Tuesday, June 17, 2014

Eye of the Storm (Deus Ex Familia #1) by Aimee Kuzenski

Alexander, personification of War, likes to keep to himself – he certainly has no wish to be involved in Family business. Unfortunately, with a family like his, there’s no escaping it and his neat life is quickly disordered

Now facing an unknown foe – and ominous predictions from his opium addicted relative, Apollo – Alexander has to face some hard truths. He’s sloppy, he’s out of date, he’s badly in need of shaking up.

Enter Camilla, 21st century female soldier – and Alexander’s knew vessel (very much against her will), the perfect person to show him how much the world has changed and bring a new insight to face a new foe. But at what cost to her?

I read a lot on the genre and I’ve read a few books that have brought in elements of classical deities into the story – but this book managed to be completely unique and original both in terms of plot line and world building. The two main characters sharing the same body and, at the same time, being on opposing sides made for a very different set up. I wanted to support Alex, but I couldn’t support what he had done to Camilla. But I still wanted him to win. But I wanted her to be free… It added a really interesting tension to everything – like when they work together I’m gleeful because I want them to, then wary because Camilla must be planning something, then happy again because Camilla’s plan may work and she may be free… then worried because that might end up screwing them both over.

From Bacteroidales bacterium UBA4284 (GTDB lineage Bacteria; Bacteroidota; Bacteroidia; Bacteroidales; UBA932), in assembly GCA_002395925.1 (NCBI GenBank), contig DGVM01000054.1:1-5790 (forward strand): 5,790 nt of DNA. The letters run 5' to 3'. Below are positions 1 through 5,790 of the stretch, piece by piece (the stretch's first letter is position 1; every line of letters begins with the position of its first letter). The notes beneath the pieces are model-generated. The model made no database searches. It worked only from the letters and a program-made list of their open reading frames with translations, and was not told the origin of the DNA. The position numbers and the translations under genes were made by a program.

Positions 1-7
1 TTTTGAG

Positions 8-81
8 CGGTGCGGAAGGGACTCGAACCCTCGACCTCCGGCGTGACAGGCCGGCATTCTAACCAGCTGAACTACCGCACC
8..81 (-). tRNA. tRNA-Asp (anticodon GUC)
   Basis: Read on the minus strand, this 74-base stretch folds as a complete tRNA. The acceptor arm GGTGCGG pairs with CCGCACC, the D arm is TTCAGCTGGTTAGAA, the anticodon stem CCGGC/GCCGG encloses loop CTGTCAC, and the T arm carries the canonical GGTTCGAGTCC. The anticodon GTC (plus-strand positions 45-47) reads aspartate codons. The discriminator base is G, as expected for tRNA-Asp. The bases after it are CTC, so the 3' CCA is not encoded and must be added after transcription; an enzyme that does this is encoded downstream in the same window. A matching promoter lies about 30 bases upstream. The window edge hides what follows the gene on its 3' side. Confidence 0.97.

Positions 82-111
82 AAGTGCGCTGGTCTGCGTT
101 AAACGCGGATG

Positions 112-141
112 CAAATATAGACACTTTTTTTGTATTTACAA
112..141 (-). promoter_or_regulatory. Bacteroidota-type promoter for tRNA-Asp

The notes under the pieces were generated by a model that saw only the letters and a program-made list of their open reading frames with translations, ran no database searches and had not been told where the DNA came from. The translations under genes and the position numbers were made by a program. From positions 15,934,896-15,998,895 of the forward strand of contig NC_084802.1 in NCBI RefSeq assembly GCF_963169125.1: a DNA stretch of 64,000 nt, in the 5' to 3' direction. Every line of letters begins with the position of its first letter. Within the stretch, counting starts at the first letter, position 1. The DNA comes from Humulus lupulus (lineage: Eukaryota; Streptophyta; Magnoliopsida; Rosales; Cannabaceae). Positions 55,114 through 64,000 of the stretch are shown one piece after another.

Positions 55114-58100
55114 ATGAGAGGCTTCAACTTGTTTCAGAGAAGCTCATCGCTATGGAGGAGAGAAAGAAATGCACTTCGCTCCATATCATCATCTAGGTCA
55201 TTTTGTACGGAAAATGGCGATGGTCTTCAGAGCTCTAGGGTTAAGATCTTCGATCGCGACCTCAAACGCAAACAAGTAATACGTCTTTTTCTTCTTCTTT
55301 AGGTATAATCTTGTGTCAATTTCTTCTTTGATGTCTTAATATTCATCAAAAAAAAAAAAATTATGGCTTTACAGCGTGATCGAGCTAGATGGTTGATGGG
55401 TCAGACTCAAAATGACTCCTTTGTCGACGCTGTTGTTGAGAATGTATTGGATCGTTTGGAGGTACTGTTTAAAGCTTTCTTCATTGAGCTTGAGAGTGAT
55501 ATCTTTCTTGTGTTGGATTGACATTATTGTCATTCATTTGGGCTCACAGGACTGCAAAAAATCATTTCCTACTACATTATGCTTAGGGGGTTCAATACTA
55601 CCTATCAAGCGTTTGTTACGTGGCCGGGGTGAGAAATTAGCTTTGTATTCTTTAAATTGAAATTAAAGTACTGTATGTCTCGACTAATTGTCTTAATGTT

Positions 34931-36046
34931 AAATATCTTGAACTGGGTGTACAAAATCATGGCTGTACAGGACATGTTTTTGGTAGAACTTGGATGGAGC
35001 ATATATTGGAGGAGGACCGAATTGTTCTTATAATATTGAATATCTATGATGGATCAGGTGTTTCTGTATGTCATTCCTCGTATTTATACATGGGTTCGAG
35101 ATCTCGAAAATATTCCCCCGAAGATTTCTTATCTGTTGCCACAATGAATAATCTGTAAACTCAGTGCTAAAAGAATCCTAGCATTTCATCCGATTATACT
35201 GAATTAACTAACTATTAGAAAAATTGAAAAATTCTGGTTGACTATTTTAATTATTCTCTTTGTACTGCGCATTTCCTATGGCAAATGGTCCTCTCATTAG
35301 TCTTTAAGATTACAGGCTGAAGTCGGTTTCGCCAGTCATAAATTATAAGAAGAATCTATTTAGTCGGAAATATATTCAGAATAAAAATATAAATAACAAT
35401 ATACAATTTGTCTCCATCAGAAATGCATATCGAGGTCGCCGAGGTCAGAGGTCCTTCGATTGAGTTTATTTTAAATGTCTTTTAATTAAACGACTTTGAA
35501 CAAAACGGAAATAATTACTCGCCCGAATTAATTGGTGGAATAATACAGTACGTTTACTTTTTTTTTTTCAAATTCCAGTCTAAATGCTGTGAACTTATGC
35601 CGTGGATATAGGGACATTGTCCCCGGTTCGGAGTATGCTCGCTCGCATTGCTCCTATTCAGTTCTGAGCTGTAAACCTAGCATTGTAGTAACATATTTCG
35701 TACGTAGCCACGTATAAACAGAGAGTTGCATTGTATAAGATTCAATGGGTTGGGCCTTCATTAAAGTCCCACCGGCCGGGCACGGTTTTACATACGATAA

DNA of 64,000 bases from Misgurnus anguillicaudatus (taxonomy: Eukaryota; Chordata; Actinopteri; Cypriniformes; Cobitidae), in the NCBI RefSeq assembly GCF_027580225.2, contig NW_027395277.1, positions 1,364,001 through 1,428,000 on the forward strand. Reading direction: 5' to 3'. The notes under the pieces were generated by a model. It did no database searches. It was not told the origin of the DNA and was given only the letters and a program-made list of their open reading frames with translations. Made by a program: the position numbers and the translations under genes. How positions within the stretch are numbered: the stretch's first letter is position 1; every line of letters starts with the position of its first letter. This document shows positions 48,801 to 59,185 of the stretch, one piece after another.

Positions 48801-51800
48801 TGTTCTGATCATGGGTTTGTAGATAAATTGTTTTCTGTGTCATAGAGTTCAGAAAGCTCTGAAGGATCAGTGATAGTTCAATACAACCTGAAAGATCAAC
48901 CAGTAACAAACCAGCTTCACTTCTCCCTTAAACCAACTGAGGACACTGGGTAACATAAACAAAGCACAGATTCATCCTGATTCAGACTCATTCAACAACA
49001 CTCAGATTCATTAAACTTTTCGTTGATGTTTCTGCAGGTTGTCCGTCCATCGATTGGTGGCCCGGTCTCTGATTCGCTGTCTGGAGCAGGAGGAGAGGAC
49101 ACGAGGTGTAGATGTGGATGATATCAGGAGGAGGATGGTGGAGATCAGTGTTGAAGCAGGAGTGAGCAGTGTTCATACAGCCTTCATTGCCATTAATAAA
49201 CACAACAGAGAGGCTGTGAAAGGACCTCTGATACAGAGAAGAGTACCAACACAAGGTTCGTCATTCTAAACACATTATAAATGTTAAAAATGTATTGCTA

See? Complicated!

But the concept is excellent – Alex, the personification of War (as in the Horseman, as in Ares, Mars etc) has his life fall apart around him partly due to dastardly schemes but also because he’s gotten sloppy. He’s grown complacent and he’s grown obsolete, he hasn’t kept up with the latest developments in warfare, he hasn’t moved his business into the 21st century, it’s rendered him ignorant, vulnerable and in danger of actually becoming irrelevant

A quick aside on that irrelevance – the concept of War as an entity is interesting because he represents a controlling force, a force that makes War conform to some level of order. Without him war doesn’t become uncontrolled – it becomes even less governed than it is now.